• Work simultaneously on front end and back end, ensuring constant communication between the two work streams. If one stream needs to move ahead of the other, it ought to be the back end. That’s where the APIs are, so that’s where true digital transformation happens.
  • Take an API inventory: what’s strategic, what’s ancillary, what works, what needs improvement, and what needs to go.
  • Understand and build towards cloud-native computing technology and practices. Accept that eventually, as technology, security, availability, and pricing evolve, virtually all processes belong on the cloud. But remember since the cloud is just other people’s computers, it must be deployed regionally, and the client must have access to the control center.
  • The whole purpose of cloud service agreements is to exchange fixed costs for variable costs, so make sure you are contracted for an adequate amount of computing units and have the budget to handle inevitable peaks.
  • Determine when to develop no-code, low-code, or full-code apps. There are tradeoffs between user-friendliness and robust development and, left to their own devices, some users might be unaware of their limitations. So, when giving them no-code access, have guardrails in place.
  • This might be a given, but take the time to determine if “mobile-first” is the way to proceed. It works for fintech firms and neo-banks, but there are branding, customer relations, and other concerns for established banks.
  • Artificial intelligence is not the only kind that matters. There is room for both static algorithms and AI in determining fraud detection rules. Still, consider using AI to predict how test results will change with scale.


As with the organization, we assume that you know your needs better than we ever could. Your bank must surely have some very smart people working full-time on developing products. But just to touch all the bases, we offer a few words of advice.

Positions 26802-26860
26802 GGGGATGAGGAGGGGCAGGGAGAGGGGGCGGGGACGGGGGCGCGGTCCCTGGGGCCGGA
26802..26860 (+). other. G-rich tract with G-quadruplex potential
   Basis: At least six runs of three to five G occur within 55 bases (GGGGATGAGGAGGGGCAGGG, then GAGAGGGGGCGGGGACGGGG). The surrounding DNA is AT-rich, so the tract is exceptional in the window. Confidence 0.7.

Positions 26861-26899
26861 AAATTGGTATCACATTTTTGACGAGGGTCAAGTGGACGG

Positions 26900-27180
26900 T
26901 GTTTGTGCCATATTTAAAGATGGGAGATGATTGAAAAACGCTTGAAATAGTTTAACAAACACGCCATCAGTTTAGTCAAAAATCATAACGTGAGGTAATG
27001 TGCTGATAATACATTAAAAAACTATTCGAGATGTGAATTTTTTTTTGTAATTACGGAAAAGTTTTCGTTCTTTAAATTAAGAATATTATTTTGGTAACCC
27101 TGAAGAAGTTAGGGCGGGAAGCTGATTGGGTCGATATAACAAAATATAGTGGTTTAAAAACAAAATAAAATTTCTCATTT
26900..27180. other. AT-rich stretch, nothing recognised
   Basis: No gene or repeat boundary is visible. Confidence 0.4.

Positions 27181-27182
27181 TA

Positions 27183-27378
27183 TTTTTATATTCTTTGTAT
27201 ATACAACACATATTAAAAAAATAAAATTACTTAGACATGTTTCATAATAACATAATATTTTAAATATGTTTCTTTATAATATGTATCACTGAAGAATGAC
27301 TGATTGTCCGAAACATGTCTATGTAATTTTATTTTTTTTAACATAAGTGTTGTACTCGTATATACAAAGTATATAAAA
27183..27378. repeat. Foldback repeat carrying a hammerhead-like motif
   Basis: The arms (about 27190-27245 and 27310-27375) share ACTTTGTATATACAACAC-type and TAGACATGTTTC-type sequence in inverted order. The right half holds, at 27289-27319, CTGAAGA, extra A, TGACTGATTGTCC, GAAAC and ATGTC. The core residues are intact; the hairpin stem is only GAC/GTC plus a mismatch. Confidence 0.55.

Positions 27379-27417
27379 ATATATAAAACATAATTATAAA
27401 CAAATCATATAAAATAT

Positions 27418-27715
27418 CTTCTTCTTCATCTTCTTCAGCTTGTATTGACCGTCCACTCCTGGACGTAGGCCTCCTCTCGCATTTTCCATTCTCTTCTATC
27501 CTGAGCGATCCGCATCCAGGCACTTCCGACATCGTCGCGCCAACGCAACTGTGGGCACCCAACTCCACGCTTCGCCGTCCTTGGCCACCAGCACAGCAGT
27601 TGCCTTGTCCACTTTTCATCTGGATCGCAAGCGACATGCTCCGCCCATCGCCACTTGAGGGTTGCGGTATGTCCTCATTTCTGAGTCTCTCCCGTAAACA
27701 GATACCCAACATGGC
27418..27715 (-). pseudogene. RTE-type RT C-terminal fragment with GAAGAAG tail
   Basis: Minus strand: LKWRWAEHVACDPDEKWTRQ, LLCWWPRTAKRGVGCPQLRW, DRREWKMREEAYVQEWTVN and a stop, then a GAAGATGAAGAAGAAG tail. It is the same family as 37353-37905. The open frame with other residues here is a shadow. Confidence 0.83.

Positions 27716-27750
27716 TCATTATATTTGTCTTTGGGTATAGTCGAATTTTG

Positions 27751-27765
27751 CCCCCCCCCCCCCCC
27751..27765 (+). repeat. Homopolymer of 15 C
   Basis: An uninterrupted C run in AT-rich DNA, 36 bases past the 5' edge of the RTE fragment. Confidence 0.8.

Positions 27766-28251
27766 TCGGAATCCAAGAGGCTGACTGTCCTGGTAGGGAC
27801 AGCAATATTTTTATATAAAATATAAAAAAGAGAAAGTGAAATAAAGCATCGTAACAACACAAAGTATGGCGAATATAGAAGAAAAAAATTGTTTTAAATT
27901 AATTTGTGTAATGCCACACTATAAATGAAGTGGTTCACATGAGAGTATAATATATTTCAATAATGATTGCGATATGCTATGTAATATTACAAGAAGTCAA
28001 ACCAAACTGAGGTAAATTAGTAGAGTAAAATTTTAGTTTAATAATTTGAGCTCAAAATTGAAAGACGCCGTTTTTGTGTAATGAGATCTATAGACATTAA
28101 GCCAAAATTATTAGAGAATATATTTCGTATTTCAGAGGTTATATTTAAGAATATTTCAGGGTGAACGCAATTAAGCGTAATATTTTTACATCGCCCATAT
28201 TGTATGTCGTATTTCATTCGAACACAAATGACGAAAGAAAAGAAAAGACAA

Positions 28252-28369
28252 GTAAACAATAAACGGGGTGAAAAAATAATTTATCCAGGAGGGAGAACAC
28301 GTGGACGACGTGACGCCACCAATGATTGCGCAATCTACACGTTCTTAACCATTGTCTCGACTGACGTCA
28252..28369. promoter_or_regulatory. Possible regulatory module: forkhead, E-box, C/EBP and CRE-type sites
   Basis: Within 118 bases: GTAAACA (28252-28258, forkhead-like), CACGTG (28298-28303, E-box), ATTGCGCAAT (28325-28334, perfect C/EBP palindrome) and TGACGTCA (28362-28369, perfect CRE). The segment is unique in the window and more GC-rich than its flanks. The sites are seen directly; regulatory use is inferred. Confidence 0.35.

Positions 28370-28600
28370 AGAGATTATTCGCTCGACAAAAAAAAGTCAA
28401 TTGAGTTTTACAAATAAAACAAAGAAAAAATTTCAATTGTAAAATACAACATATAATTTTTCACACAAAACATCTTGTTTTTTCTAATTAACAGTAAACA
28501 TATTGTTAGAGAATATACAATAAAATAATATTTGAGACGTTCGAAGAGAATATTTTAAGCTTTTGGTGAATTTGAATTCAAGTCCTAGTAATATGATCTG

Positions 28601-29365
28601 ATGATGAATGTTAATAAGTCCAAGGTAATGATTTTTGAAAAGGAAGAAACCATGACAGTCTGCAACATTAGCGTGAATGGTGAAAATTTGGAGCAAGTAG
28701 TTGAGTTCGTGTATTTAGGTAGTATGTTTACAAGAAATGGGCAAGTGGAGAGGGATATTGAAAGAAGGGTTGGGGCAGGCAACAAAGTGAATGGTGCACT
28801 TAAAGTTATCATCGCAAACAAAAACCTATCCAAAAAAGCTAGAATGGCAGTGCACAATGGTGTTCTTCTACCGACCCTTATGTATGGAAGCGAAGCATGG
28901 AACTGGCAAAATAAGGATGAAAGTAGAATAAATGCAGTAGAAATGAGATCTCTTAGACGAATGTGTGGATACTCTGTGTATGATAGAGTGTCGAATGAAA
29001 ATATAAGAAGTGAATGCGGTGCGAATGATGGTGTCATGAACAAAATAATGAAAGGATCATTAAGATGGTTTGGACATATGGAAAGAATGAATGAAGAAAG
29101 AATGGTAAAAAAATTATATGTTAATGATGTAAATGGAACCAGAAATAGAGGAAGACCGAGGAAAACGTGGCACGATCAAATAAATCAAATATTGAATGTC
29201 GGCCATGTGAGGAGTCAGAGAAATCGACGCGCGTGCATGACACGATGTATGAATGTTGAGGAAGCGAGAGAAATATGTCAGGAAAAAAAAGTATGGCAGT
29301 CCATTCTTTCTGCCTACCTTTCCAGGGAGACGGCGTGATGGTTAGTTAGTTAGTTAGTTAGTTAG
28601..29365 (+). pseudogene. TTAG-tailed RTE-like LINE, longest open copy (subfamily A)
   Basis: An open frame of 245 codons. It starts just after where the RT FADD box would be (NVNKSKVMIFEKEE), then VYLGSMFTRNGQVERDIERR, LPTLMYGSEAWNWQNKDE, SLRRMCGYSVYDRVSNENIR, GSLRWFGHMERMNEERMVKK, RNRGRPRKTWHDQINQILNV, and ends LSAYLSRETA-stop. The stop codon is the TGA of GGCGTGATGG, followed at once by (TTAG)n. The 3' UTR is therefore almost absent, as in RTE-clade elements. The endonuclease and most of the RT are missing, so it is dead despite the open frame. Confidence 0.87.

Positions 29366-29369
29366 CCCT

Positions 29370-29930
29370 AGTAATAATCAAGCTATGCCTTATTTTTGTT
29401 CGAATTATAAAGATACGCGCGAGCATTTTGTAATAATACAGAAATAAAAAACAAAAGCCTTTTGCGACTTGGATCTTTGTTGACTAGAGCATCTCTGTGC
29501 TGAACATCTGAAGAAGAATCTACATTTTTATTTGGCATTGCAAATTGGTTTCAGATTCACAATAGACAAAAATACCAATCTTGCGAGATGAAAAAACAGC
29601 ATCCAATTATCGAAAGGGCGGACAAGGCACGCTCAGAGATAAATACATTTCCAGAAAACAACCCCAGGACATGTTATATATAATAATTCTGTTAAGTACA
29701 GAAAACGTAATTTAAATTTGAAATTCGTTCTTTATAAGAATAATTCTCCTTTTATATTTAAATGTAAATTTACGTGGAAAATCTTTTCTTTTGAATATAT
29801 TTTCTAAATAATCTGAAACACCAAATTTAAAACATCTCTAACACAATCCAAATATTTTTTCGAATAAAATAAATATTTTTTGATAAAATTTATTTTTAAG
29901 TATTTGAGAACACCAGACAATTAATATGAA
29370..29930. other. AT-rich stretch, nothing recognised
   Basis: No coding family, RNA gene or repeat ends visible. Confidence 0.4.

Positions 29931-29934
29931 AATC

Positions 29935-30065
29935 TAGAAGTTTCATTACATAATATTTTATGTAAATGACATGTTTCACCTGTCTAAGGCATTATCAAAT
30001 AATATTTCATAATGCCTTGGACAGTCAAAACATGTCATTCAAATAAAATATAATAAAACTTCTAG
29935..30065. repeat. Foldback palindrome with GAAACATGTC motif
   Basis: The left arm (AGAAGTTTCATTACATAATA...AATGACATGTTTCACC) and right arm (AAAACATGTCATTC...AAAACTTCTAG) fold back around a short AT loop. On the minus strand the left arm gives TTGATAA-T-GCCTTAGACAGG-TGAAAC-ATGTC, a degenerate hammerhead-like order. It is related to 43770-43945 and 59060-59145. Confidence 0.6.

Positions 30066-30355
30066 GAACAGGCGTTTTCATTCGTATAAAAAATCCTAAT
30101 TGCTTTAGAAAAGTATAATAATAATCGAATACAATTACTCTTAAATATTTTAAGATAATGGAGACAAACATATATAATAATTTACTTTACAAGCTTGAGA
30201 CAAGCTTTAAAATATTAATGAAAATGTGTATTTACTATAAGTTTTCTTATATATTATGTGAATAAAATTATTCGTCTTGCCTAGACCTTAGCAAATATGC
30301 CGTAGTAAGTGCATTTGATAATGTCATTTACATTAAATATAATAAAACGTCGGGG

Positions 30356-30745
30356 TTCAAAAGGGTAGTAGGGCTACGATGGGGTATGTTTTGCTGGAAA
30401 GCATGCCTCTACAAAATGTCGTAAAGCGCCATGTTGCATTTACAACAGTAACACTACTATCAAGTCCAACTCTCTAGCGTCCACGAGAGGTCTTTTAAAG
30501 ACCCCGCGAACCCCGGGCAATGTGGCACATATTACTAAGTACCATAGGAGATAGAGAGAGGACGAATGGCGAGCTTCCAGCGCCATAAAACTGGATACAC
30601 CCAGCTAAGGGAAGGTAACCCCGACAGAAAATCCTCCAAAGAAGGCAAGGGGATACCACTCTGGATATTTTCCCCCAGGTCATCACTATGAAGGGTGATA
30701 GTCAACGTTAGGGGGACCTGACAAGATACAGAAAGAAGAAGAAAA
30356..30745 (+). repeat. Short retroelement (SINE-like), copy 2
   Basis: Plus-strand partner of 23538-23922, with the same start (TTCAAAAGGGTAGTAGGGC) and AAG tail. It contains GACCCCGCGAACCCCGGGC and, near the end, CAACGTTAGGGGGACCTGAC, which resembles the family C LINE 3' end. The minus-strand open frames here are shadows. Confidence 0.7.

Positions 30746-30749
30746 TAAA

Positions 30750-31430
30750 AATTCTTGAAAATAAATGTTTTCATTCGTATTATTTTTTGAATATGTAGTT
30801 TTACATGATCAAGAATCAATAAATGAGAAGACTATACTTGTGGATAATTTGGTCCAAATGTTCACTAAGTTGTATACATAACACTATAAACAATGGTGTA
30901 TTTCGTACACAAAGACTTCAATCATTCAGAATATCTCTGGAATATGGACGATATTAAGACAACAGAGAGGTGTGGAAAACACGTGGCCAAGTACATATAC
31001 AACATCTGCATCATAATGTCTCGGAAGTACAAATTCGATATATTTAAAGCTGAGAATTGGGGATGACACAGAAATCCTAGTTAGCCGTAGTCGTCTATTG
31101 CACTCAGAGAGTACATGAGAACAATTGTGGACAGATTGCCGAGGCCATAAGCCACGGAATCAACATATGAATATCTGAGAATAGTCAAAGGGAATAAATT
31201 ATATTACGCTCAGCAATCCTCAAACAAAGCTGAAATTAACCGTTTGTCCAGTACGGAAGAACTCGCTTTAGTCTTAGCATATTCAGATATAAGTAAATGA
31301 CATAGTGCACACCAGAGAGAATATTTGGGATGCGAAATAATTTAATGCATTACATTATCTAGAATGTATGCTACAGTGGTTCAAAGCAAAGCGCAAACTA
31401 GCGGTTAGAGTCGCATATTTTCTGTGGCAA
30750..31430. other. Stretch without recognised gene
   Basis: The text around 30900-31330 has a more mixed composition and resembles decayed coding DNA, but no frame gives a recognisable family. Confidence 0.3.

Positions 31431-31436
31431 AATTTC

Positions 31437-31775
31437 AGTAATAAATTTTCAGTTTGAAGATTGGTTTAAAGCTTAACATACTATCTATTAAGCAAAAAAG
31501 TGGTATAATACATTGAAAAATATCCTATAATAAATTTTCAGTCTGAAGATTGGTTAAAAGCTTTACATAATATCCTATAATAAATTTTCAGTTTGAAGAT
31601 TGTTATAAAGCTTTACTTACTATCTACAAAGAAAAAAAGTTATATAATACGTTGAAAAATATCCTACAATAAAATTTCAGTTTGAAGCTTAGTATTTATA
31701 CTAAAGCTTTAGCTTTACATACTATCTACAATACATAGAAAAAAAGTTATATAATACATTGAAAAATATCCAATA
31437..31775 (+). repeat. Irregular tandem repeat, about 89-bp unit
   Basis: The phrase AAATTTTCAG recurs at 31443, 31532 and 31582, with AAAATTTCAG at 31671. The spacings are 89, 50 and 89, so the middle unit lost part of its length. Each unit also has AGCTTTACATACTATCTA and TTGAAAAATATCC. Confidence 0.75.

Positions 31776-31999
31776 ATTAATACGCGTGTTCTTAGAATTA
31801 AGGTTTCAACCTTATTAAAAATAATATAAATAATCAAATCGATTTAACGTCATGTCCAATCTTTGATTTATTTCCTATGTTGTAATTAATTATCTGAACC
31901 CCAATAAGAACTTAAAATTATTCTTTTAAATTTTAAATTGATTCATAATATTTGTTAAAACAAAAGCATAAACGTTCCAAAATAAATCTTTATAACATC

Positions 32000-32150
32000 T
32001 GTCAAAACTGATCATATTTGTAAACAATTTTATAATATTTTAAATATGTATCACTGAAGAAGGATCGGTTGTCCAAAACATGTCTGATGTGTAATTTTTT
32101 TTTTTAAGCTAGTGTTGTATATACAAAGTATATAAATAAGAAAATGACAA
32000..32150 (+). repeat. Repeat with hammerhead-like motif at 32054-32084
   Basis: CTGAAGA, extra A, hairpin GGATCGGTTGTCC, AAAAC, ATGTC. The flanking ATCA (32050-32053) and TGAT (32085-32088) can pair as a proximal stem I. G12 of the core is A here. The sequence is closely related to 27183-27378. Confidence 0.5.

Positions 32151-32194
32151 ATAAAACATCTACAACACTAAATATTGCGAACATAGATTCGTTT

First, recognize that you have both external and internal customers. On the path to digital transformation, you’ll probably concentrate on the internal ones first. As you do, it’s important to identify and periodically reassess those functions that can be most easily routinized and streamlined as AI and cloud computing matures.

The next step, then, is to consider the product development challenge: taking a procedure performed by an employee and turning it into one performed by a customer. That is, after all, a major imperative of digital transformation.

Lastly, we want to caution you about partnering with fintech firms. They often have front-end solutions tied up in a bow for you, and you might be tempted to use their offerings as a shortcut instead of developing your own. While we certainly don’t issue a categorical “No!” to that proposition, we urge you to fully consider the implications.

“[D]igital account opening has been the most popular type of partnership [in 2020] as

roughly three in 10 institutions have ‘partnered’ with a fintech for this type of technology,” according to Cornerstone Advisors. “We put quotes around … “partnered” ... because we don’t believe that what financial institutions are doing here really qualifies as partnerships. They’re vendor relationships—not partnerships.”

And, at least as far as U.S. regulators are concerned, that’s as it should be. Your bank has know-your-client (KYC), anti-money laundering (AML), counter-terrorism financing (CTF), and other compliance hurdles. Your fintech “partner” might not. These are compelling reasons why you should maintain some hold over your customer relationships.

To know more about procedures for setting the foundation for a new digital target state, please download our e-book as a first step.

Photo by Kaleidico.